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Glossary

Smart City

A smart city is an area that uses technology and data to improve the citizen experience, increase efficiency, innovate, and meet its wider objectives.

Smart cities are not new concepts and have evolved steadily over time. From initially being technology-led they are increasingly focused on the needs of citizens and businesses. Smart city projects now often involve citizens and use their feedback to tailor projects so that they deliver value to them.

What is a smart city?

A smart city is an area that uses technology and data to improve the citizen experience, increase efficiency, innovate, and meet its wider corporate objectives. A smart city doesn’t have to be a large urban area – it can be a smaller municipality or even a collection of towns working together.
Cities become smart by :

  • Anticipating the needs of citizens and valuing their time
  • Delivering a joined-up, high-quality experience to citizens
  • Using automation to increase efficiency and productivity
  • Increasing transparency by keeping citizens up-to-date and informed
  • Improving services using technology
  • Meeting goals around sustainability, traffic reduction and lowering crime
  • Limiting costs and preventing future issues, such as through monitoring rainfall or rises in water levels
  • For example, a smart city could analyze data to perform predictive maintenance on its equipment, avoiding costly and disruptive breakdowns.

Smart cities rely on data to give a real-time picture of operations. Cities therefore need to deploy connected sensors to collect information, which is then managed and made available through data portals, either internally or externally.

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How has the smart city concept evolved in recent years?

The smart city concept itself has evolved over time, with three clear generations of how it is organized and managed:

  • Smart City 1.0 was led by technology providers. That meant it didn’t focus on the needs of the city or citizens, but instead showcased the possibilities that the latest technology provided.
  • Smart City 2.0 was led by and controlled by cities. While this enabled programs to meet the needs of municipalities it didn’t necessarily take into account the requirements of citizens and businesses.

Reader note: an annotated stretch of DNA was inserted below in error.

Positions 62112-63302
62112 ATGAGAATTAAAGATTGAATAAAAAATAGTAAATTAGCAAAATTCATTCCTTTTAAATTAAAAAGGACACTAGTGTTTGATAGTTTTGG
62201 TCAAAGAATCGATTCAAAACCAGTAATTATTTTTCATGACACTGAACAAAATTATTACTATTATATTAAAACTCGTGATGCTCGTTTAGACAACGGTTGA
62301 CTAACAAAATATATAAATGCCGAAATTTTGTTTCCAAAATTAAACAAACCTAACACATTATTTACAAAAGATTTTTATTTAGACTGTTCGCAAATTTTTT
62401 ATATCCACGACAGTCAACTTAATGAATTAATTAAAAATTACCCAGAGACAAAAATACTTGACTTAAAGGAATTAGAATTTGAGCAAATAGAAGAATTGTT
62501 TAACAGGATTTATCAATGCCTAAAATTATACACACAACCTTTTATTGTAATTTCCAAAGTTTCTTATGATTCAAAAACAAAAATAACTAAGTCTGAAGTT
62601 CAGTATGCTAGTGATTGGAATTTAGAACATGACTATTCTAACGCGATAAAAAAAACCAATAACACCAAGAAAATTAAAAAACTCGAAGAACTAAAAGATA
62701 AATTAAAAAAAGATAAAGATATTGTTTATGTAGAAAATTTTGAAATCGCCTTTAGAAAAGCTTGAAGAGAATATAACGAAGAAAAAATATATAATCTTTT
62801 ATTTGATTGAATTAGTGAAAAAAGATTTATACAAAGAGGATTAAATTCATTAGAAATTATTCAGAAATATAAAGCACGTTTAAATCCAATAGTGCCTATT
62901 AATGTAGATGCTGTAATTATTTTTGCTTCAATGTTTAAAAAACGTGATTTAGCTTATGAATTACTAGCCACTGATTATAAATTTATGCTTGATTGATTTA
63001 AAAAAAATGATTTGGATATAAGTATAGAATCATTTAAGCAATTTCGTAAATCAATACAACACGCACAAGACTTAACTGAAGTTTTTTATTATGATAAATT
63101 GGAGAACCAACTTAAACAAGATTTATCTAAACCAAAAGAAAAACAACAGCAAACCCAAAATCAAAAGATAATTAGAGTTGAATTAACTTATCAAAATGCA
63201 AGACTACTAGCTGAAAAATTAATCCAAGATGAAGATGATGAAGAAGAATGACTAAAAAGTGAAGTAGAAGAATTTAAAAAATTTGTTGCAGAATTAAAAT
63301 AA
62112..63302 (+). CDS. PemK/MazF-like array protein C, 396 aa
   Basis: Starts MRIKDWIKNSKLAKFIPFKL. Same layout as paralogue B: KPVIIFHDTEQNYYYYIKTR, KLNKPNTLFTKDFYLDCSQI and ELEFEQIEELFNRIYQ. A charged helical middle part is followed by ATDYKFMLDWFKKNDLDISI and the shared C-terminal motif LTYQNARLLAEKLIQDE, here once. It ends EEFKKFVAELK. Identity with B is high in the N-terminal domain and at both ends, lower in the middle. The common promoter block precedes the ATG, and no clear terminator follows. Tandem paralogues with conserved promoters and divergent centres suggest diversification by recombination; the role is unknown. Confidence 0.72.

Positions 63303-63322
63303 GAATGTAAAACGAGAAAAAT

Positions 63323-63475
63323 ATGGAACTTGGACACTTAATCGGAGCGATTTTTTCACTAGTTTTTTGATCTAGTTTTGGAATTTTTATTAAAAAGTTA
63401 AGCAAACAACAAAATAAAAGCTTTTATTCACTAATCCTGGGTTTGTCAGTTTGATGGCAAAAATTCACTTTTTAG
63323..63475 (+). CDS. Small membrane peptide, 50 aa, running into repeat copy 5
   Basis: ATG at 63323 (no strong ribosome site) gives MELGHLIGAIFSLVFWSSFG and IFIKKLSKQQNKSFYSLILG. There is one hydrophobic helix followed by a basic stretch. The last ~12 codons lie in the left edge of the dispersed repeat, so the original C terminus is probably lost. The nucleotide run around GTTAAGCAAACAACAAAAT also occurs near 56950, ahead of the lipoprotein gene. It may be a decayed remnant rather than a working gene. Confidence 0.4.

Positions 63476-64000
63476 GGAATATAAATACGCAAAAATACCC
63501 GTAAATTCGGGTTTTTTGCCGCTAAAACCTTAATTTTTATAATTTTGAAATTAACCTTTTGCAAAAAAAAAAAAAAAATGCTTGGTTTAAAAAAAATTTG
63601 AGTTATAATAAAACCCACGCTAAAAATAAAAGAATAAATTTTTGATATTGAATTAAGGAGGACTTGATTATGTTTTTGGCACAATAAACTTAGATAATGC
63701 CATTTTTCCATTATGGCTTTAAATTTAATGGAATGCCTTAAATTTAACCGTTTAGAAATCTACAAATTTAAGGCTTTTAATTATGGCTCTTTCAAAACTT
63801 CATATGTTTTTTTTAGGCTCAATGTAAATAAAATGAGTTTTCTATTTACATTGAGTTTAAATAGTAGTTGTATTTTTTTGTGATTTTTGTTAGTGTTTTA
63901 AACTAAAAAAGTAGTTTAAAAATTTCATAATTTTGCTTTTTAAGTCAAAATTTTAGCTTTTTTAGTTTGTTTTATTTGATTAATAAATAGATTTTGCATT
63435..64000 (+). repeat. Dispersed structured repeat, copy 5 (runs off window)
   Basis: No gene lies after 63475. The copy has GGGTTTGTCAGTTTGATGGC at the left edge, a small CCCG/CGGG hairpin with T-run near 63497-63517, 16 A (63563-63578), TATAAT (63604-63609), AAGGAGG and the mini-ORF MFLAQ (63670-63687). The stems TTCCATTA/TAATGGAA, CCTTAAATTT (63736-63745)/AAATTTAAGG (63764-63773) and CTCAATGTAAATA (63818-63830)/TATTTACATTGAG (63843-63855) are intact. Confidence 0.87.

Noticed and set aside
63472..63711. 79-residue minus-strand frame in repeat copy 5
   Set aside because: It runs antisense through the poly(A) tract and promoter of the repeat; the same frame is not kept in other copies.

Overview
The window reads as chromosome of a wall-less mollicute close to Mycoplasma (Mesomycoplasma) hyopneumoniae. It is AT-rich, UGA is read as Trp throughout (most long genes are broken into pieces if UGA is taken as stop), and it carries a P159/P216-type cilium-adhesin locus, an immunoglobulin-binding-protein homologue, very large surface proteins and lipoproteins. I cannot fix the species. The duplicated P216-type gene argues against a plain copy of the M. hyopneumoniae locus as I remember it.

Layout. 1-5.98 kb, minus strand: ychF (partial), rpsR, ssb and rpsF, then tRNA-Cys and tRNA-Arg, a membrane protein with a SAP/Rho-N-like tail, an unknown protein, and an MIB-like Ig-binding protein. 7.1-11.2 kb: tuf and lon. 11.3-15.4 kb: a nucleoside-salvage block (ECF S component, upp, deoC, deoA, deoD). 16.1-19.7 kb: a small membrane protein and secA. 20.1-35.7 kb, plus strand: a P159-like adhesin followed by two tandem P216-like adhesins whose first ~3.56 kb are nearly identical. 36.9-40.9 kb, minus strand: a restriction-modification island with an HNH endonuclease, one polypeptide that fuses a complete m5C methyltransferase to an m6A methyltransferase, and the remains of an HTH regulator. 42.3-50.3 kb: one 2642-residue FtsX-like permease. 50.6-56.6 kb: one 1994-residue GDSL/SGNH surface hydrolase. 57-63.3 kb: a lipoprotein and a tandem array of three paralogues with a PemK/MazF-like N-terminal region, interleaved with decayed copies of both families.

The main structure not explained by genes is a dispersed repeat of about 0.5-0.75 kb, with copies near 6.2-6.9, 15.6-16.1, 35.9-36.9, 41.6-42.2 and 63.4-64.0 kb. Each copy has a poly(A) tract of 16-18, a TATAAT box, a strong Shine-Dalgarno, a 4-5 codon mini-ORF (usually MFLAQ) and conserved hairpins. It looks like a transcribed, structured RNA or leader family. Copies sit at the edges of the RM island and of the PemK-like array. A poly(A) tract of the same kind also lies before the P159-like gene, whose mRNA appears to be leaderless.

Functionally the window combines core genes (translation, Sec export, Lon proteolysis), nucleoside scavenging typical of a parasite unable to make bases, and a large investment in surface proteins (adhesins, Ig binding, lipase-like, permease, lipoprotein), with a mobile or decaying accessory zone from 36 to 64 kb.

• Smart City 3.0 is not solely controlled by either city leaders or technology providers. Instead, it revolves around a citizen co-creation model that ensures that smart services built on open data meet the requirements of residents.

The latest generation of smart cities balance the needs of citizens and local government. That means there are clear benefits for residents and set rules on how data (such as from connected cameras) is used to ensure transparency and buy-in. By focusing on real use cases, from the environment to air quality, transparency of public services, and innovation and monitoring of municipal performance, today’s smart cities add value and help attract citizens and tourists to particular areas, to live, work and visit.

What are common smart city applications?

Today’s smart cities deliver multiple benefits to citizens, the public sector, businesses and wider society.

Environmental monitoring

All cities are committing to reducing their emissions, decarbonizing, and improving the wider environment. By collecting data on municipal water, electricity and gas consumption, and making this available, authorities can monitor their usage through dashboards and find ways to reduce it.
Air quality monitoring sensors can be used to identify areas of higher pollution, informing decision-making and helping explain any measures taken (such as traffic reduction) in that area.
In the same way, data is helping to improve waste management, notably with smart bins automatically message when they are nearly full. This reduces littering and increases efficiency.

Making the city a better place to live in

Providing quality service means understanding the needs of residents and visitors, and responding to them effectively. For example, smart traffic management can reduce congestion, and interactive maps can show where there are free car parking spaces. This encourages people to visit, while reducing unnecessary mileage as drivers search for places to park. Smart buildings, for example town halls and civic buildings, use data to manage themselves more efficiently, reducing energy use and minimizing resources.

Making the city attractive to tourists

As well as applications such as smart parking, smart cities can use data to showcase their area to visitors. Sharing information on amenities, weather and beaches, providing interactive walking routes or highlighting areas that are especially crowded help tourists to enjoy their visit.

Today’s smart cities go far beyond technology to use data to improve the city, its management, and the lives of its inhabitants.

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